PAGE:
Chapter 12. Inheritance: For Good or For Worse

[We] started to push on the inheritance idea as a way to let novices build on frameworks that could only be designed by experts.1.

Alan Kay, The Early History of Smalltalk

This chapter is about inheritance and subclassing, with emphasis on two particulars that are very specific to Python:

  • The pitfalls of subclassing from built-in types

  • Multiple inheritance and the method resolution order

Many consider multiple inheritance more trouble than it’s worth. The lack of it certainly did not hurt Java; it probably fueled its widespread adoption after many were traumatized by the excessive use of multiple inheritance in C++.

However, the amazing success and influence of Java means that a lot of programmers come to Python without having seen multiple inheritance in practice. This is why, instead of toy examples, our coverage of multiple inheritance will be illustrated by two important Python projects: the Tkinter GUI toolkit and the Django Web framework.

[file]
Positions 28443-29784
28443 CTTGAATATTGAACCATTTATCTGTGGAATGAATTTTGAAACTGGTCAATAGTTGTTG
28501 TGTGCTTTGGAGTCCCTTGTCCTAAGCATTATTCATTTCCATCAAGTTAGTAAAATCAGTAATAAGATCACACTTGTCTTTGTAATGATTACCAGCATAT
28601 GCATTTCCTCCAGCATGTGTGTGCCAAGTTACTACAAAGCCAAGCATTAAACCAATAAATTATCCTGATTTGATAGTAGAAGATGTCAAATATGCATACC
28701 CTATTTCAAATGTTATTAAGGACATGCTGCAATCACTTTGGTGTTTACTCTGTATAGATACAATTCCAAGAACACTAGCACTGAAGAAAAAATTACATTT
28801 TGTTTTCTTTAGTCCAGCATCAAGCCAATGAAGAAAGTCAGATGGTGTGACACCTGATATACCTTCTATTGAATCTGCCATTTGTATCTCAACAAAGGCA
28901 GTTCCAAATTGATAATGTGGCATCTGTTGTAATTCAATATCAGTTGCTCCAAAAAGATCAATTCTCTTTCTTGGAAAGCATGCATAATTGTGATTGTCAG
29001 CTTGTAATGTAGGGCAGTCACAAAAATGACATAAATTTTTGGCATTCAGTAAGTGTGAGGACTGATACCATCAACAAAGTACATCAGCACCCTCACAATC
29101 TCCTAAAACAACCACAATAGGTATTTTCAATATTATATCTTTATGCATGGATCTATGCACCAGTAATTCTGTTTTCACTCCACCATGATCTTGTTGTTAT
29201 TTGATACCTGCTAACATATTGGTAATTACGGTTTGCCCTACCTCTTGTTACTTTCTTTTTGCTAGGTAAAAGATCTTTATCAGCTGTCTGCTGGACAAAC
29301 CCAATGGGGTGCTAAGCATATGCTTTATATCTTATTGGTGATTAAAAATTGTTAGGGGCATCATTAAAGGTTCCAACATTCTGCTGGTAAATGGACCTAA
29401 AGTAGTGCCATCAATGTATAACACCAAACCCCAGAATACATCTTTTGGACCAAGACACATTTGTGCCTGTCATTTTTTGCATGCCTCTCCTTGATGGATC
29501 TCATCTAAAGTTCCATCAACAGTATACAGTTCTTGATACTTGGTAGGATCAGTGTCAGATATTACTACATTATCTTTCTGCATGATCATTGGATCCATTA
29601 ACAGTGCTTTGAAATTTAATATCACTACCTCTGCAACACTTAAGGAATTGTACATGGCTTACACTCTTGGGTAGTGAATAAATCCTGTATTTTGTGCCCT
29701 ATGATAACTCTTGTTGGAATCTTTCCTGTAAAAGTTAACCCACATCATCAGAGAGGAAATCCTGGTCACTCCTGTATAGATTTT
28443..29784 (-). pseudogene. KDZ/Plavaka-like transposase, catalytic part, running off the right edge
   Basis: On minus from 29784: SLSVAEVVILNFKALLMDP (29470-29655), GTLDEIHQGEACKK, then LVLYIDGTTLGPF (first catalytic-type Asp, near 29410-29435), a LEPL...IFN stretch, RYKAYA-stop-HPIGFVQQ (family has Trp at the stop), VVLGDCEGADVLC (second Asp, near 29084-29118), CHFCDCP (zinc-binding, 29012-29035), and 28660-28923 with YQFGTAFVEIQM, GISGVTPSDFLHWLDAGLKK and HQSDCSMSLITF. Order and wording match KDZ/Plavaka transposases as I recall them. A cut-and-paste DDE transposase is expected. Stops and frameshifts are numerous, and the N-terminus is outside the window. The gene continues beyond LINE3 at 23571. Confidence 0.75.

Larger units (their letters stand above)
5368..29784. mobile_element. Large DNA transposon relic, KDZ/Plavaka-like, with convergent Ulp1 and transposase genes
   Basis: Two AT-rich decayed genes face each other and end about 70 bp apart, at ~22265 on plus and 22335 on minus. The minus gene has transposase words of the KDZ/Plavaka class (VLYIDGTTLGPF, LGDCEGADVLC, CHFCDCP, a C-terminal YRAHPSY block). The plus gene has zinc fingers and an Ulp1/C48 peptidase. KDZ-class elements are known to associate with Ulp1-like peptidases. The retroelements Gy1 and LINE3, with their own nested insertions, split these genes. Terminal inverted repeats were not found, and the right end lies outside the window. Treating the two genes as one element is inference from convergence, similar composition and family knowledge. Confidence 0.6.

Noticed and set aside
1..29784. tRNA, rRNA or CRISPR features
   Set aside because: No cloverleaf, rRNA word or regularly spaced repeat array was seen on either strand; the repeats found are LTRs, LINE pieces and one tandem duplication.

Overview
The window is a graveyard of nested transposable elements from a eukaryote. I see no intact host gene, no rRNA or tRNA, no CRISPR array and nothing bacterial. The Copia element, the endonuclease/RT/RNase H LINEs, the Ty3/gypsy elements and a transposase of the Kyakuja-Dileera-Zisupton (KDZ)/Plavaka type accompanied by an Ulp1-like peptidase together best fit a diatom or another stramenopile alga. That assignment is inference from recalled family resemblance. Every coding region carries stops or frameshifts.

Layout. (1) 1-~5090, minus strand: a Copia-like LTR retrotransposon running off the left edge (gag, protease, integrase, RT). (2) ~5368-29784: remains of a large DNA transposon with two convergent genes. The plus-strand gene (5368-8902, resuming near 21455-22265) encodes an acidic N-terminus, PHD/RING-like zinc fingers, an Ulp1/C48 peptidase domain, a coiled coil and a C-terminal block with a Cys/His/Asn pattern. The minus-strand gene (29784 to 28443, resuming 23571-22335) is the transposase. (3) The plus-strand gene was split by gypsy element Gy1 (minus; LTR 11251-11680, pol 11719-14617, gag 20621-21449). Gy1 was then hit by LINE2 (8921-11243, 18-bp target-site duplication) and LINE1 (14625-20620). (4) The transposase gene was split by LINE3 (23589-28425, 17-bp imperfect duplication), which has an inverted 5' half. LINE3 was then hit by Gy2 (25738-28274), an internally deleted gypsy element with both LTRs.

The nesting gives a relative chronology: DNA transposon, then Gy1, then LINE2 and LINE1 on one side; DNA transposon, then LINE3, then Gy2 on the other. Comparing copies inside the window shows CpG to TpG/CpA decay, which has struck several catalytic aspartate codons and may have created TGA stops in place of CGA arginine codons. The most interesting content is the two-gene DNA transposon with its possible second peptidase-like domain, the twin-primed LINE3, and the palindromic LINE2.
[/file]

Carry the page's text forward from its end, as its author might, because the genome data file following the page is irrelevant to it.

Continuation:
We’ll start with the issue of subclassing built-ins. The rest of the chapter will cover multiple inheritance with our case studies and discuss good and bad practices when building class hierarchies.

Subclassing Built-In Types Is Tricky

Before Python 2.2, it was not possible to subclass built-in types such as list or dict. Since then, it can be done but there is a major caveat: the code of the built-ins (written in C) does not call special methods overridden by user-defined classes. ...

Get Fluent Python now with the O’Reilly learning platform.

O’Reilly members experience books, live events, courses curated by job role, and more from O’Reilly and nearly 200 top publishers.